Scatter plots showing the effects of mean LUI and ΔLUI, between plot pairs (n = 105 plots), on the species turnover component of β-diversity for five belowground groups. Regression lines show predictions from linear models.

Extended Data Figure 4 Effects of LUI on total β-diversity above- and belowground.

a, c, e, Partial effects of mean LUI and ΔLUI, between plot pairs, on total β-diversity (a, Sørensen q = 0; c, Morisita q = 1; e, Morisita–Horn q = 2) for seven aboveground and five belowground groups from linear models. Negative effects of mean LUI indicate that land-use intensification reduces β-diversity. The bars show coefficients from the models. Numbers adjoining bars are the proportion of explained variance uniquely explained by mean LUI or ΔLUI. b, d, f, Results from the GDMs are shown for total β-diversity (b, Sørensen q = 0; d, Morisita q = 1; f, Morisita–Horn q = 2) for the same trophic groups. The figures show the effect of differences in LUI on β-diversity (calculated between all plot pairs). Effects of differences in LUI can vary nonlinearly along the gradient of LUI. Higher maximum curves indicate larger effects of differences in LUI on β-diversity. The values in the legend are the percentage of deviance that is explained uniquely by LUI. Effects of both linear models and GDMs are corrected for other drivers of β-diversity, and response and explanatory variables are scaled to allow comparisons across trophic groups (n = 105 plots; for details see Methods).

Extended Data Figure 5 Partial effects of geographic and environmental distances and temporal variation in LUI on β-diversity above- and belowground.

a, b, Results from GDMs are shown for seven aboveground and five belowground groups, with total β-diversity measured as the Sørensen index βsor (a) or as the species turnover component βsim (b). The figures show the effect of differences in each of the five variables on β-diversity (calculated between all plot pairs; n = 105 plots). Effects of differences in each explanatory variable can vary nonlinearly along the gradient of that variable and each is corrected for all other variables in the model. Higher maximum curves indicate larger effects of differences in a given variable on β-diversity. Soil nutrients refer to the scores of the first PCA axis. Temporal variation in LUI is shown as s.d. Geographic distance has to be multiplied by 100 km.

Extended Data Figure 6 Uncertainty of effects of LUI on β-diversity above (AG) and belowground (BG).

The uncertainty is calculated on the basis of 100 bootstraps for each model, each time removing 30% of the plot pairs, then fitting a GDM and extracting the predictions. Predictions are shown as fitted lines and s.d. Uncertainty is shown for all seven above- and five belowground trophic groups based on species turnover βsim (n = 105 plots). PriPro, primary producers; PlPa, plant pathogens; Herb, herbivores; Poll, pollinators; InvDec, invertebrate decomposers; SecCon, secondary consumers; TerCon, tertiary consumers; Myco, Mycorrhizae; MicDec, microbial decomposers; Bact, bacterivores.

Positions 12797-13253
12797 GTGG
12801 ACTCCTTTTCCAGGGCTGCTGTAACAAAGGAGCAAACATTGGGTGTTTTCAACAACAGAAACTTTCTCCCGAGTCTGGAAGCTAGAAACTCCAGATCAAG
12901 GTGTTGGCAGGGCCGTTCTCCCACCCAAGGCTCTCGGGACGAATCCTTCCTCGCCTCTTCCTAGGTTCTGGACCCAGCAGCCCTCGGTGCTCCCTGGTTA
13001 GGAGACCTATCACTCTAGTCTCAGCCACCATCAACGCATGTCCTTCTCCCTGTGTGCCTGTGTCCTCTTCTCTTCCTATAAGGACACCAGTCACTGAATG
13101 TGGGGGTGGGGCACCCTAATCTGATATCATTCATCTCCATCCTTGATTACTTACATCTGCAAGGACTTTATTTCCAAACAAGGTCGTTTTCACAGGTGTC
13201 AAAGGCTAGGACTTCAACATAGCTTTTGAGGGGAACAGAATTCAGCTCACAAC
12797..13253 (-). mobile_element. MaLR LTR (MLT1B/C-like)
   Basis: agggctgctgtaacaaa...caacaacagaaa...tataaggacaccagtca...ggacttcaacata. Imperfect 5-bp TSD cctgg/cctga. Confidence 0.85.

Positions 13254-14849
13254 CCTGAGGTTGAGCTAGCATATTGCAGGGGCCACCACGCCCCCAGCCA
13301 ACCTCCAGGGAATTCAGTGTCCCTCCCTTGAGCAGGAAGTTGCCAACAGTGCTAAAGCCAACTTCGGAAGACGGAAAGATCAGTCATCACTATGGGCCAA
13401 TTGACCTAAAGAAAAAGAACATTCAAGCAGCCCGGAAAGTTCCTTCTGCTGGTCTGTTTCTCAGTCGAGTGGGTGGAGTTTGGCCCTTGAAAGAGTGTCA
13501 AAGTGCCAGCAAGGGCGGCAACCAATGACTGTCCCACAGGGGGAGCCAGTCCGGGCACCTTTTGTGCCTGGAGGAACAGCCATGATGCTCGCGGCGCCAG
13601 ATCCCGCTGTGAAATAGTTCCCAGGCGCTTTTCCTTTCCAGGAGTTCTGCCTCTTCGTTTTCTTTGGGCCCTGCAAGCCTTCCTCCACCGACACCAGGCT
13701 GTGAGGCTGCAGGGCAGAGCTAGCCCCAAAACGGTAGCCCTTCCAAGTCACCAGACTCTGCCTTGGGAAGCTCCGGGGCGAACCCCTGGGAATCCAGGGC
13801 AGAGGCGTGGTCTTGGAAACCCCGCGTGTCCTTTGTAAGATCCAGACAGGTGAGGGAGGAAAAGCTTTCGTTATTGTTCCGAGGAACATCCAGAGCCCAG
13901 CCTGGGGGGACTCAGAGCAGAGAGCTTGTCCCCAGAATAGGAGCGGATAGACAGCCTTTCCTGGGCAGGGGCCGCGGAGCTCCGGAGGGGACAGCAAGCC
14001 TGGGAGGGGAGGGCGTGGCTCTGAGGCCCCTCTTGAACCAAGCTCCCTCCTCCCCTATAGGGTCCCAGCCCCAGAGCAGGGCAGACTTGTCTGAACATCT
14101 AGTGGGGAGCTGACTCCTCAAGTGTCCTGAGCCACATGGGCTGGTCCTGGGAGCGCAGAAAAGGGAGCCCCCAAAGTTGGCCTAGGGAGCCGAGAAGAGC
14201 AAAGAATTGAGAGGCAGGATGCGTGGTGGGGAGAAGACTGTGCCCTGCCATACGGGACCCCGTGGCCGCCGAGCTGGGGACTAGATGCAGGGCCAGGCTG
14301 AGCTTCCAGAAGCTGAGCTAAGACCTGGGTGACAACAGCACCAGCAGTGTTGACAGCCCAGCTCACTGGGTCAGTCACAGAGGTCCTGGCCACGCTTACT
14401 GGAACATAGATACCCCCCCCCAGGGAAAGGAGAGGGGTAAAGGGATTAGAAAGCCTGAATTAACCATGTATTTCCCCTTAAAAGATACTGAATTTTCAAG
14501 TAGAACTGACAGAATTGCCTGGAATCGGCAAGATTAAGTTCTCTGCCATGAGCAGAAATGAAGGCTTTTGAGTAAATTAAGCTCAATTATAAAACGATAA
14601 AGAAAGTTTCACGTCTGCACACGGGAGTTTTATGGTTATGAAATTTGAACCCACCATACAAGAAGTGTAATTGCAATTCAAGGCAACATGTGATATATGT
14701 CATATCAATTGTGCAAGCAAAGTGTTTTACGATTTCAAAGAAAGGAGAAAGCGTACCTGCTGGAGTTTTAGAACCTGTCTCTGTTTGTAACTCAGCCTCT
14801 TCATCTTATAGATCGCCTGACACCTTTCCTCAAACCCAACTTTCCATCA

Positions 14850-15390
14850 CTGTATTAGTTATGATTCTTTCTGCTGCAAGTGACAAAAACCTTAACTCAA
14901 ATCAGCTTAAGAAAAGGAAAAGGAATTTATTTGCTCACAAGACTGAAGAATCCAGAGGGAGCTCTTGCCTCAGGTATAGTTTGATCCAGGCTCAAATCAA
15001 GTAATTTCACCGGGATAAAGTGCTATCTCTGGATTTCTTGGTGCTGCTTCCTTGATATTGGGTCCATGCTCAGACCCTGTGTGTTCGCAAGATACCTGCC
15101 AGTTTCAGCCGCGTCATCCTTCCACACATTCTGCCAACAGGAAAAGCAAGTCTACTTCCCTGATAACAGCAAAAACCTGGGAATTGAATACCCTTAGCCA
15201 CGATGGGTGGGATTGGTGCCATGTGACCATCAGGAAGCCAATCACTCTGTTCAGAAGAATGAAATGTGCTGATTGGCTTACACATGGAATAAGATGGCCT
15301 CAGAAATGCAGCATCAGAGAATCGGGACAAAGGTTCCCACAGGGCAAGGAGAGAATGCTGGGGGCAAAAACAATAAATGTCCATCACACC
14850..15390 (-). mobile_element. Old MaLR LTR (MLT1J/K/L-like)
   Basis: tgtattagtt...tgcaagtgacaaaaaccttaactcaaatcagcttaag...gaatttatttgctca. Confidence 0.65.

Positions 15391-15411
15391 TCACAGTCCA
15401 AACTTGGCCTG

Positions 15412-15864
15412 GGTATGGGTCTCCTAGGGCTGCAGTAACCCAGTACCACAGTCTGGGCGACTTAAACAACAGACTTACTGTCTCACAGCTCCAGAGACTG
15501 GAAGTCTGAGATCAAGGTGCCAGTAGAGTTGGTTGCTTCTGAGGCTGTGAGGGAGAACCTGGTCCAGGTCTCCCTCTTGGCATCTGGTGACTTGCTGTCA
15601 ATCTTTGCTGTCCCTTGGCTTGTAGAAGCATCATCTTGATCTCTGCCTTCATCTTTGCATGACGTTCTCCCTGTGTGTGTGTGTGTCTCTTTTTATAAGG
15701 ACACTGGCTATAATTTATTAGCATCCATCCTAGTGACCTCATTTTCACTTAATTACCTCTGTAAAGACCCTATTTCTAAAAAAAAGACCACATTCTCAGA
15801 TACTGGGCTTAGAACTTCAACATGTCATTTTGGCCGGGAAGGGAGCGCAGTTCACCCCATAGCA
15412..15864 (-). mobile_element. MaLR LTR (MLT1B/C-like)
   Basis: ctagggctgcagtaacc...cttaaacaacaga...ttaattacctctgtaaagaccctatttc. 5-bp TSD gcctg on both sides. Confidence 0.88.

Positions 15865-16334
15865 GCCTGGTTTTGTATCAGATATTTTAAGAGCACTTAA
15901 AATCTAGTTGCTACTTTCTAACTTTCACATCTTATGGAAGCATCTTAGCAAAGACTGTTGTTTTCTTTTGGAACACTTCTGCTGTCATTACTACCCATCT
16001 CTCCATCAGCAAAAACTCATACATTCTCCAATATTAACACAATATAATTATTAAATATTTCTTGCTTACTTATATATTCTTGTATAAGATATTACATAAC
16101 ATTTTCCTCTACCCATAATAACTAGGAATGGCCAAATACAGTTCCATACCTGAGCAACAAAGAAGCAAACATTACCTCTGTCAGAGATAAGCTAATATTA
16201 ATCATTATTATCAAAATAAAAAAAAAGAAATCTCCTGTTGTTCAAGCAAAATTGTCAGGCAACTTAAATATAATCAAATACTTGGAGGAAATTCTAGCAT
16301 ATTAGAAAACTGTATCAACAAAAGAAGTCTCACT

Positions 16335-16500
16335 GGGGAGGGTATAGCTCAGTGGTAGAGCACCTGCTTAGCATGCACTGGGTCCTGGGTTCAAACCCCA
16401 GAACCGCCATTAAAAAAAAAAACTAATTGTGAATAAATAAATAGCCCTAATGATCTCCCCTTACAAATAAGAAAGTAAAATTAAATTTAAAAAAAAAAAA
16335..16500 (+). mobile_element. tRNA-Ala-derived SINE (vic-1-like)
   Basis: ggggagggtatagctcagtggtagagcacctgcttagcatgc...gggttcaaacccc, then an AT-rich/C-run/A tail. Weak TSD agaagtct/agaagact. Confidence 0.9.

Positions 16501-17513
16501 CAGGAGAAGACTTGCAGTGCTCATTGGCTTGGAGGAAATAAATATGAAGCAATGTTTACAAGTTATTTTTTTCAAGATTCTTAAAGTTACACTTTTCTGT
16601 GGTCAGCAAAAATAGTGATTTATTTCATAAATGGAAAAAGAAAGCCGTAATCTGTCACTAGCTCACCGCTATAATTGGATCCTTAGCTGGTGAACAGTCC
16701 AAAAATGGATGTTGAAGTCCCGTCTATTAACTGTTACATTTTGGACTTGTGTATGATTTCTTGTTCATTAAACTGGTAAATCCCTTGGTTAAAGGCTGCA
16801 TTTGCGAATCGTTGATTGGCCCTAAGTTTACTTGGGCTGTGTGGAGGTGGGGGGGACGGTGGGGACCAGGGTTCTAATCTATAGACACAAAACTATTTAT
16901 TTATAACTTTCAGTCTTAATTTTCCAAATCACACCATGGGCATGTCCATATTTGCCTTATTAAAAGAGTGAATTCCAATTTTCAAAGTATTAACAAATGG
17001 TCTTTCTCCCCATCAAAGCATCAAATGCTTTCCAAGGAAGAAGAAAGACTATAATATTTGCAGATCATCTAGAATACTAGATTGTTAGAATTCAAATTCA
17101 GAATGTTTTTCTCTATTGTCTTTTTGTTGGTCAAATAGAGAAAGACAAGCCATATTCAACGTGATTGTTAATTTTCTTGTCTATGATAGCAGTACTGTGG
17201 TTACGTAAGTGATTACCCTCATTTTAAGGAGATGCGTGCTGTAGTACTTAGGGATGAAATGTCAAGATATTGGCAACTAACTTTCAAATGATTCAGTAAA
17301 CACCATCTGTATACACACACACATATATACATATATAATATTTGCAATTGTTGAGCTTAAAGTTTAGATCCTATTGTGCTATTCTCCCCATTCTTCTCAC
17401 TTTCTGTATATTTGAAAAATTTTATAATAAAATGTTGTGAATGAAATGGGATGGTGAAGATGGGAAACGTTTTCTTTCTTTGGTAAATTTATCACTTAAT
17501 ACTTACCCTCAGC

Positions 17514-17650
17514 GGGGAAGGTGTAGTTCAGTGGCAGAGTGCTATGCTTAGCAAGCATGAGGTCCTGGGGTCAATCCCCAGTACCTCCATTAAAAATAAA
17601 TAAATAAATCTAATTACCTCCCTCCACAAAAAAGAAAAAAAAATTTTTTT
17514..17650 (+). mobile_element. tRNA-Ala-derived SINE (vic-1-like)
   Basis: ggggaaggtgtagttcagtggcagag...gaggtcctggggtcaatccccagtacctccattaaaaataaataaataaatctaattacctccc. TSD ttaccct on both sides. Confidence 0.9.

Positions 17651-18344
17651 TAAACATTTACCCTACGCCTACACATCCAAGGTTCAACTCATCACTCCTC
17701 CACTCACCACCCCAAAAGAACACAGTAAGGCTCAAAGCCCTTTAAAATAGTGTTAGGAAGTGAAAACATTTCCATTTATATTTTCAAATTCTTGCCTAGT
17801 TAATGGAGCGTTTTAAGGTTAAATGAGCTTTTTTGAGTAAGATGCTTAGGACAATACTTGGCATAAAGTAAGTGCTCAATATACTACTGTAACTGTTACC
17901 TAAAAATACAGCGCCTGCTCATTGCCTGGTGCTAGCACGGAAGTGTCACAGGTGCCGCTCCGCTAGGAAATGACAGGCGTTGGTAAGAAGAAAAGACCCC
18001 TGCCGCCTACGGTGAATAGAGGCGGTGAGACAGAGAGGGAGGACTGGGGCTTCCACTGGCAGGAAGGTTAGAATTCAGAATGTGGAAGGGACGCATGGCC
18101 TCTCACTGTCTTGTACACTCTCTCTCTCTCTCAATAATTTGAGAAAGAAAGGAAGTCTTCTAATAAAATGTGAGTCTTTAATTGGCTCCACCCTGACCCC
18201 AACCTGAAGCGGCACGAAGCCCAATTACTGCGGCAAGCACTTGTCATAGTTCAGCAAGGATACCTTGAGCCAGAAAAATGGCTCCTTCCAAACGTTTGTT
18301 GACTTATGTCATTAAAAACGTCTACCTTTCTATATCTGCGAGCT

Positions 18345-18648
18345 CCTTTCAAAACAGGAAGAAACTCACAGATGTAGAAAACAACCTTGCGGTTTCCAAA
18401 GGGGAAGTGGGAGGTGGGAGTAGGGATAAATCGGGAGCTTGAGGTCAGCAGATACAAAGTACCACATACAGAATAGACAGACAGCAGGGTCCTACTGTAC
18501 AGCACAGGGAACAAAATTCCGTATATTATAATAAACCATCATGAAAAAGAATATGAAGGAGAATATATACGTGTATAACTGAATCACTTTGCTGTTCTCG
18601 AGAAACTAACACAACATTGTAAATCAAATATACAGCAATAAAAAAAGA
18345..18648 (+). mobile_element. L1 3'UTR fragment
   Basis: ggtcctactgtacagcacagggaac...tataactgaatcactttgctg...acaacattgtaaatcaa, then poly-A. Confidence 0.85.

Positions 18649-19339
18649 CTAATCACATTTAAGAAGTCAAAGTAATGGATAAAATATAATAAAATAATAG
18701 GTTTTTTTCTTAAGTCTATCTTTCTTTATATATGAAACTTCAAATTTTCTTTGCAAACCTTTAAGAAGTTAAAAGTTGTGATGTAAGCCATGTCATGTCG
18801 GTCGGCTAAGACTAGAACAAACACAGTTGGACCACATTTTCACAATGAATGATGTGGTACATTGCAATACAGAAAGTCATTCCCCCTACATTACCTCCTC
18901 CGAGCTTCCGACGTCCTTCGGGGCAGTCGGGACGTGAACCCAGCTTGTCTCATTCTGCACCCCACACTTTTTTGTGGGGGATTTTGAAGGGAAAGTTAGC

Extended Data Figure 7 The relative importance of LUI as a driver of β-diversity.

The bar plot shows the importance of LUI (in terms of total effect size) relative to the most important variable in the GDM. Results are shown for each trophic group, for the species turnover component (βsim) and total β-diversity (Sørensen index) (n = 105 plots).

Extended Data Figure 8 Effects of single land-use components on β-diversity above- and belowground.

a, c, e, Partial effects of minimum LUI (min LUI) and ΔLUI between plot pairs (n = 105 plots), on the species turnover component of β-diversity (βsim) for seven aboveground and five belowground groups based on linear models. Negative effects of minimum LUI indicate that land-use intensification reduces β-diversity. The bars show coefficients from the models. Numbers adjoining bars are the proportion of the total explained variance that is uniquely explained by minimum LUI orΔLUI among plot pairs, on the basis of hierarchical partitioning. b, d, f, Results from GDMs are shown for the turnover component βsim for the same trophic groups. The figures show the effect of ΔLUI on β-diversity (calculated between all plot pairs). Effects of ΔLUI can vary nonlinearly along the gradient of LUI. Higher maximum curves indicate larger effects of ΔLUI on β-diversity. The values in the legend are the percentage of deviance that is explained uniquely by LUI. Effects of both linear models and GDMs are corrected for other drivers of β-diversity, and response and explanatory variables are scaled to allow comparisons across trophic levels (see Methods).

Extended Data Figure 9 Sample coverage of above- and belowground trophic groups based on species incidences.

Sample coverage was calculated for low (52 plots) and high (53) LUI plots based on refs 57, 58. Coverage is defined as the proportion of the total number of individuals in an assemblage that belong to species represented in the sample, and is therefore a measure of sampling completeness. Means and 95% confidence intervals based on 200 bootstraps are shown.

Extended Data Figure 10 The effect of LUI on the correlation between the β-diversities of different trophic groups.

Each dot represents the correlation (R2) between two trophic groups. Correlations are R2 values from matrix regressions between β-diversity values of different groups (corrected for effects of differences in LUI on β-diversity). Significant correlations (P < 0.05) are marked in red. Upward and downward triangles indicate significance under low or high LUI only. Interactions with R2 values higher than 0.2 in one of the LUI-categories are illustrated by icons. β-diversity was calculated as the Sørensen index (βsor, total β-diversity) and as the species turnover component (βsim) (n = 105 plots). For statistical details see Supplementary Information Section 5.

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Gossner, M., Lewinsohn, T., Kahl, T. et al. Land-use intensification causes multitrophic homogenization of grassland communities. Nature 540, 266–269 (2016). https://doi.org/10.1038/nature20575